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Henry VI, Pt. 3: Act 4, Scene 3

Henry VI, Pt. 3
Act 4, Scene 3

Edward’s camp near Warwick.

  1. Enter three Watchmen to guard the King’s tent.

First Watchman

2 - 3
  1. Come on, my masters, each man take his stand,
  2. The King by this is set him down to sleep.

Second Watchman

4
  1. What, will he not to bed?

First Watchman

5 - 7
  1. Why, no; for he hath made a solemn vow
  2. Never to lie and take his natural rest
  3. Till Warwick or himself be quite suppress’d.

Second Watchman

8 - 9
  1. Tomorrow then belike shall be the day,
  2. If Warwick be so near as men report.

Third Watchman

10 - 11
  1. But say, I pray, what nobleman is that
  2. That with the King here resteth in his tent?

First Watchman

12
  1. ’Tis the Lord Hastings, the King’s chiefest friend.

Third Watchman

13 - 15
  1. O, is it so? But why commands the King
  2. That his chief followers lodge in towns about him,
  3. While he himself keeps in the cold field?

Second Watchman

16
  1. ’Tis the more honor, because more dangerous.

Third Watchman

17 - 20
  1. Ay, but give me worship and quietness,
  2. I like it better than a dangerous honor.
  3. If Warwick knew in what estate he stands,
  4. ’Tis to be doubted he would waken him.

First Watchman

21
  1. Unless our halberds did shut up his passage.

Second Watchman

22 - 23
  1. Ay; wherefore else guard we his royal tent
  2. But to defend his person from night-foes?
  1. Enter Warwick, Clarence, Oxford, Somerset, and French
  2. Soldiers, silent all.

Earl of Warwick

26 - 28
  1. This is his tent, and see where stand his guard.
  2. Courage, my masters! Honor now or never!
  3. But follow me, and Edward shall be ours.

First Watchman

29
  1. Who goes there?

Second Watchman

30
  1. Stay, or thou diest!
  1. Warwick and the rest cry all, Warwick! Warwick!” and set
  2. upon the Guard, who fly, crying, Arm! Arm!”, Warwick and
  3. the rest following them.
  1. The Drum playing and Trumpet sounding, enter Warwick,
  2. Somerset, and the rest, bringing the King Edward out in his
  3. gown, sitting in a chair.
  1. Richard of Gloucester and Hastings fly over the stage.

Duke of Somerset

38
  1. What are they that fly there?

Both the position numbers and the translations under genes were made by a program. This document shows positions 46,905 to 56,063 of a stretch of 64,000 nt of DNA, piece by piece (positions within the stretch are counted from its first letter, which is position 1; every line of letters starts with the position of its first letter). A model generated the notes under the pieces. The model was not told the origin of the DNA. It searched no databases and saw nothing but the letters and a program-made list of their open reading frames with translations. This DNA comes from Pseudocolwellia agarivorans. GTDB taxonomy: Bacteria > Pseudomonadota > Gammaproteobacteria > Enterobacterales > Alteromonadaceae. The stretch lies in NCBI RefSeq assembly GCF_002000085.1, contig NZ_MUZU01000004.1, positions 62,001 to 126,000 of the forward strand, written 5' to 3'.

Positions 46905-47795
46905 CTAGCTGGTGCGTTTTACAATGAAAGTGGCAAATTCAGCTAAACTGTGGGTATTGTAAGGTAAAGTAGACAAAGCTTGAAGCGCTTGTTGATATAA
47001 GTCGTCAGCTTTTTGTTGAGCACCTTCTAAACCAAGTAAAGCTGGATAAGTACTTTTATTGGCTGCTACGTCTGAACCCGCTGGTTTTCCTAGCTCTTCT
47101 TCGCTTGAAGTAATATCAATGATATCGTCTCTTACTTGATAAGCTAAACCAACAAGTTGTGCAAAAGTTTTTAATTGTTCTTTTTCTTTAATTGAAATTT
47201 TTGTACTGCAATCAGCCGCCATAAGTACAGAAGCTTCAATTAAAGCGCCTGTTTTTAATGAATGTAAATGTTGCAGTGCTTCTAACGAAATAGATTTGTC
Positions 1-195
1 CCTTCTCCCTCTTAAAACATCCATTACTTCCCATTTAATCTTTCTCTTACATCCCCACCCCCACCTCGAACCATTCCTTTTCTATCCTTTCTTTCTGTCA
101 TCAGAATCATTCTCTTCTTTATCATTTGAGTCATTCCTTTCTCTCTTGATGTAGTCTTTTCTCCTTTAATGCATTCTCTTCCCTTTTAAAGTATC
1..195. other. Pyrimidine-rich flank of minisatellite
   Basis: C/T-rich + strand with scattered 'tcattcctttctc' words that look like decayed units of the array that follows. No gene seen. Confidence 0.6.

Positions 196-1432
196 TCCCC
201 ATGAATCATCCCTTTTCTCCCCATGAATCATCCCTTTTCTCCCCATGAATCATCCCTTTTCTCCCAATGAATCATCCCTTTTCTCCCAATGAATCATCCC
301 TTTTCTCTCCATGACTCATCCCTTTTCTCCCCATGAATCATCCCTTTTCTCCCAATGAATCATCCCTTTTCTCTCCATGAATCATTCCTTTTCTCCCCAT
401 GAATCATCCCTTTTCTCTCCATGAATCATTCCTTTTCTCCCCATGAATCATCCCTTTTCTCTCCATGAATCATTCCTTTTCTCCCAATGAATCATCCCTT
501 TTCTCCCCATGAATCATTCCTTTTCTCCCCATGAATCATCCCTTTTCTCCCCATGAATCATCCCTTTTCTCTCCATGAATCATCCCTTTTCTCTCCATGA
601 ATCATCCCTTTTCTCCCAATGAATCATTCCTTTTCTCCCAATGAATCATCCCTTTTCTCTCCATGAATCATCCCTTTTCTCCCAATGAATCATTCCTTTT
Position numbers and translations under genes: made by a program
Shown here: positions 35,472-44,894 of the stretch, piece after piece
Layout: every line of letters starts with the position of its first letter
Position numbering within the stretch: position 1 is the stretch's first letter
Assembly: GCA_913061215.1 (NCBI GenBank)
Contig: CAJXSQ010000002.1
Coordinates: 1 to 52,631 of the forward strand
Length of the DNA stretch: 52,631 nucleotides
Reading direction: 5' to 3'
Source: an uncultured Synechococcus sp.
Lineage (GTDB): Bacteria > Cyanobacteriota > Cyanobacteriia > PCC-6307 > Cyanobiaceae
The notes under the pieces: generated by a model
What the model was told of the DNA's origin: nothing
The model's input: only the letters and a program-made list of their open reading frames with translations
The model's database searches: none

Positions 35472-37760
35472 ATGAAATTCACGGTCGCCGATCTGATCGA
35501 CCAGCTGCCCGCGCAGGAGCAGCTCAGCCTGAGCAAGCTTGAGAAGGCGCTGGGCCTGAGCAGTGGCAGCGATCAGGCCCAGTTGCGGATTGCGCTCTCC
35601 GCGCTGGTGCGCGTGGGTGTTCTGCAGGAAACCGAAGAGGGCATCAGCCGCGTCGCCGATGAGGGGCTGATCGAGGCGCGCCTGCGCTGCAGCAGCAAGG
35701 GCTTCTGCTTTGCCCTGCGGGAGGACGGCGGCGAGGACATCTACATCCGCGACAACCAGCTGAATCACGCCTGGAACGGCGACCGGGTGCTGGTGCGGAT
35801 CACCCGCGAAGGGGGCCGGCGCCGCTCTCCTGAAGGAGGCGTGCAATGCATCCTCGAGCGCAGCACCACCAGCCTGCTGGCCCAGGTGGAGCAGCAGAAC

Earl of Warwick

39
  1. Richard and Hastings. Let them go, here is The Duke.

King Edward

40 - 41
  1. The Duke? Why, Warwick, when we parted,
  2. Thou call’dst me King.

Earl of Warwick

42 - 51
  1.                        Ay, but the case is alter’d.
  2. When you disgrac’d me in my embassade,
  3. Then I degraded you from being king,
  4. And come now to create you Duke of York.
  5. Alas, how should you govern any kingdom,
  6. That know not how to use ambassadors,
  7. Nor how to be contented with one wife,
  8. Nor how to use your brothers brotherly,
  9. Nor how to study for the people’s welfare,
  10. Nor how to shroud yourself from enemies?

King Edward

52 - 58
  1. Yea, brother of Clarence, art thou here too?
  2. Nay then I see that Edward needs must down.
  3. Yet, Warwick, in despite of all mischance,
  4. Of thee thyself and all thy complices,
  5. Edward will always bear himself as king.
  6. Though Fortune’s malice overthrow my state,
  7. My mind exceeds the compass of her wheel.

Earl of Warwick

59 - 69
  1. Then for his mind, be Edward England’s king.
  2. Takes off his crown.
  3. But Henry now shall wear the English crown,
  4. And be true king indeed, thou but the shadow.
  5. My Lord of Somerset, at my request,
  6. See that forthwith Duke Edward be convey’d
  7. Unto my brother, Archbishop of York.
  8. When I have fought with Pembroke and his fellows,
  9. I’ll follow you, and tell what answer
  10. Lewis and the Lady Bona send to him.
  11. Now for awhile farewell, good Duke of York.
  1. They lead him out forcibly.

King Edward

71 - 72
  1. What fates impose, that men must needs abide;
  2. It boots not to resist both wind and tide.
  1. Exit guarded, with Somerset.

Earl of Oxford

74 - 75
  1. What now remains, my lords, for us to do
  2. But march to London with our soldiers?

Earl of Warwick

76 - 78
  1. Ay, that’s the first thing that we have to do,
  2. To free King Henry from imprisonment,
  3. And see him seated in the regal throne.
  1. Exeunt.
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